Sabrina Orah Mark’s prose poems are brief tales, tart, the narrative equivalent of lemon sours. Funny disasters; funny disasters—the emphasis swivels, as in Buster Keaton’s movies, but now in an age of unbounded anxiety. A Markian tale is almost a genre to itself: pungently inventive, precipitous, dead on, quick, bordering on cute, bespeaking constant pain, piquantly detailed, streaked with silliness, and grinding, even if pitted by gaps. Crammed with dialogue, the incidents are at once violently compressed (narrative blood spots) and runaway. Some of the poems end flatly, a few are a sentence too long—but most are unsurpassably self-possessed. At once mysterious and blatant, lyrical and harsh, this book is a marvel of antithetical qualities. In the small, its theme is the lack of relation between the sexes (Lacan: il n’y a pas de rapport sexuel). In the large, it is universal alienation. Alienation galore: “‘Something here,’ [Beatrice] explained to Walter B., waving her arms around her head, then around his, then around the world as she understood it, ‘is very, very wrong’” (“The Stethoscope”). Beatrice and Walter B. are the principals—she so drastically not one who creates beatitude, and he so, ach!, stiffly formal. Now and again, the couple is visited by a sketchy cast—the Collector, the Healer, and the Unlikelies—and receives letters from the Oldest Animal, a fulsome correspondent whom I take to be Mark’s excuse for Joycean word-folds: “Those are the wyrds of the bibble.” Woman and man: who dreamed up this farce? Ponders this the syntax (which is sometimes this way jostled). The surface situations vary wildly, but the characters’ irrelation remains constant. Repetition is a rhetorical component of the poems as well. A wooden, pseudo-naive, perverse iteration marks a crisis of the “impossibled.” You get the treacherous feel of it in “The Saddest Gown in the World”:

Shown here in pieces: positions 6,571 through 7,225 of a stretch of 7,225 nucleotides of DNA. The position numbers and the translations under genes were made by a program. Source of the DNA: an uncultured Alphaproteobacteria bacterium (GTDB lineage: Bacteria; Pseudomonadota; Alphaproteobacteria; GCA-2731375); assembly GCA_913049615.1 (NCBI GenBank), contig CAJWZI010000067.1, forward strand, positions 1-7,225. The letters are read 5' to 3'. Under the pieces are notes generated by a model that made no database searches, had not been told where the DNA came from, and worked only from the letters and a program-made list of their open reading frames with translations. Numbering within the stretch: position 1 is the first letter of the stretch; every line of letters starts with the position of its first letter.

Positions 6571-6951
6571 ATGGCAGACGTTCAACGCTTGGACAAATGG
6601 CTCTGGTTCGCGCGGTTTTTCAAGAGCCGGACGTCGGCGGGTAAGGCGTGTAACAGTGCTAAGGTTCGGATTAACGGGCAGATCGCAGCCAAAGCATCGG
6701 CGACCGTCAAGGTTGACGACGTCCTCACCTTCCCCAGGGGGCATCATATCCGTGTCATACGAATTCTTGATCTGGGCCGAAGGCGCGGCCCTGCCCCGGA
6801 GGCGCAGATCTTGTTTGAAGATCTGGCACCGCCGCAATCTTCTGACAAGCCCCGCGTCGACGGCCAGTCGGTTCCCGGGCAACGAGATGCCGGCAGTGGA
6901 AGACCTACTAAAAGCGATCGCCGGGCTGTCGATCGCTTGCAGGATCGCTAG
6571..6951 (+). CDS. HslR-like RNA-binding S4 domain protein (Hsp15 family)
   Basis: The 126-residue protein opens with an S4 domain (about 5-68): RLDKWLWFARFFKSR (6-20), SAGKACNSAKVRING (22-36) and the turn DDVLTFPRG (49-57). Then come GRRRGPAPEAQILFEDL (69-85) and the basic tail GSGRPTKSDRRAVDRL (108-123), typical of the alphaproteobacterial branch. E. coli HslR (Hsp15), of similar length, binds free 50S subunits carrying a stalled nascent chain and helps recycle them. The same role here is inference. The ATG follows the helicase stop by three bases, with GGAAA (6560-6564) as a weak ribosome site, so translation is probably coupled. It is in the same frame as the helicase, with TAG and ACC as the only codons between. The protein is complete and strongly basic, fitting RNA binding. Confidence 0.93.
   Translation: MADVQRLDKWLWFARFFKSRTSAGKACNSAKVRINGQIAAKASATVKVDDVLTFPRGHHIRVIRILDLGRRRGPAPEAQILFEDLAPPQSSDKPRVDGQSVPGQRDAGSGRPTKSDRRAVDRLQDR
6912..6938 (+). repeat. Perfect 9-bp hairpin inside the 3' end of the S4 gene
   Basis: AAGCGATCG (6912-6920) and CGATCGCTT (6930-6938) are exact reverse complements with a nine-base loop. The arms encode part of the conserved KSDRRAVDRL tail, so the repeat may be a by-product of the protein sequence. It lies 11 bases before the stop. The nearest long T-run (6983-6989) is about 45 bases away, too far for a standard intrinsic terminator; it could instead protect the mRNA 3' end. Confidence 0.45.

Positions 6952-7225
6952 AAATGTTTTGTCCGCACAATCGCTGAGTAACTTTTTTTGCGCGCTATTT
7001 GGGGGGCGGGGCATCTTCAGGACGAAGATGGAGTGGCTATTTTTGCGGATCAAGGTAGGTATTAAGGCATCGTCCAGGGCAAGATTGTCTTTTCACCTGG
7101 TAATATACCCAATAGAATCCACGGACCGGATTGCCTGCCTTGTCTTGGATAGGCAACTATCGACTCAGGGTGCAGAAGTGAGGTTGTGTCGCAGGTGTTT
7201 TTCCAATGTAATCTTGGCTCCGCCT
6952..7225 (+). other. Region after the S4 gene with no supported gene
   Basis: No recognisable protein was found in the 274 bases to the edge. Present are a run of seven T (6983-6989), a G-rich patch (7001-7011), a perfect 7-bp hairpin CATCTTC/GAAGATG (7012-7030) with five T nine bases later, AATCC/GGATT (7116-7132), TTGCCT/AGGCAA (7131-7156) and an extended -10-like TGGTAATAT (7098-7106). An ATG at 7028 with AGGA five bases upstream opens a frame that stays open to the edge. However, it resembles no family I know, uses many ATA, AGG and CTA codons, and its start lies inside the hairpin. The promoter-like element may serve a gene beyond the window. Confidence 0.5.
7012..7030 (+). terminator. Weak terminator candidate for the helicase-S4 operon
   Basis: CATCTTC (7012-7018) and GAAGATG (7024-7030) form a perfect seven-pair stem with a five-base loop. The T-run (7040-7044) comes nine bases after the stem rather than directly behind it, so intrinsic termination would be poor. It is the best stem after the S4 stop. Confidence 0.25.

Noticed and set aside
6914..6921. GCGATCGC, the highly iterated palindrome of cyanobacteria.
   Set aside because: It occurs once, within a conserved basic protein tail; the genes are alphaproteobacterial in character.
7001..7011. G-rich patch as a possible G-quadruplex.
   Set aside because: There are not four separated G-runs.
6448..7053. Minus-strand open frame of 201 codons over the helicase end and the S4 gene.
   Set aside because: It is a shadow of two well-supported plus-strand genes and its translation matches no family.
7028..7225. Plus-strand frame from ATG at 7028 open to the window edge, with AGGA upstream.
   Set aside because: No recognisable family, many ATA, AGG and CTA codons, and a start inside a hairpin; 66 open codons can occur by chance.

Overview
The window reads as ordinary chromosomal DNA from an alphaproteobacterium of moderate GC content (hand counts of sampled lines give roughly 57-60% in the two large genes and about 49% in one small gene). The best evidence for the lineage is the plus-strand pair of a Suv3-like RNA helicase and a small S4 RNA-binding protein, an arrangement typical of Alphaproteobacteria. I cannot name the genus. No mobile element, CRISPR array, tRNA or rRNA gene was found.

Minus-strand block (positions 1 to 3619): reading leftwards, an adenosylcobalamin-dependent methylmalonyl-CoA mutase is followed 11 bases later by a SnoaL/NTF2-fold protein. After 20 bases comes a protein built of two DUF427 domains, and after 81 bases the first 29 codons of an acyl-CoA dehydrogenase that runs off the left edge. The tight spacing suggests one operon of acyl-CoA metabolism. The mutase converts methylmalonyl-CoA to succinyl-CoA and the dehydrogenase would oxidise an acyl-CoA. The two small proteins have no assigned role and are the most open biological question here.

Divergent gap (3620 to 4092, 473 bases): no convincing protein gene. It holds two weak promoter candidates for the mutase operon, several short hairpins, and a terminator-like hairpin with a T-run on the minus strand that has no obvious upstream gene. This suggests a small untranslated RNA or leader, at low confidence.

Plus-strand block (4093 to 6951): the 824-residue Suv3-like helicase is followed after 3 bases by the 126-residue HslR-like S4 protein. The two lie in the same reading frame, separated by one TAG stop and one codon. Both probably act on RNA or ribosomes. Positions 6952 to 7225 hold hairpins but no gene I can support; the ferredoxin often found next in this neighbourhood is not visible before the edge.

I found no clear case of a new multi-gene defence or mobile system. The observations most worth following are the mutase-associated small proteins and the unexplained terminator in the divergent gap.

“One day,” said Walter B., “I will make for you a sewing of all the figs I never gave about you.” And one day Walter B. would. He would sew all the figs together. It would not be easy, but he would do it. If he could promise Beatrice anything he could promise her this. He would make for Beatrice a perfect sewing of all the figs he never gave about her. She could wear it, thought Walter B., like a gown. And everyone would applaud. You find here the poet’s intoxication with speech, a smart rap of idioms. And you see that Walter B. is faithful to Beatrice in his fashion—for which she, in hers, is grateful. (They deserve one another.) In surviving Walter B.’s abuse, the Unlikelies’ abuse, the world’s abuse, all without bitterness, Beatrice, never very bright, acquires a ludicrous dignity. Why has Mark locked her series into the mutual stranglehold of her hero and heroine, caricaturing thought (his) and feeling (hers) while excluding the thrills of capaciousness? A model if not an explanation lies in the title, which evokes the Kabbalistic term tzimtzum, meaning God’s contraction of space so that a finite world could exist. But in Mark’s collection, constriction rules with a vengeance—tzimtzum x tzimtzum. To keep the reader engaged, even so, Mark taxes herself to be constantly and outrageously arresting, brutally witty, multitudinous in narrow quarters, changing fables and one-off skits like a teenager restlessly looking for the right outfit to wear to school, though school is closed. She is jaw-droppingly successful at meeting this challenge. However painful her theme, the energy of her series is a sharp joy, its language is quite simply delicious, and its vignettes are piercing and droll: “Walter B. wiping Beatrice’s tears away with a thick slice of bread.”

 

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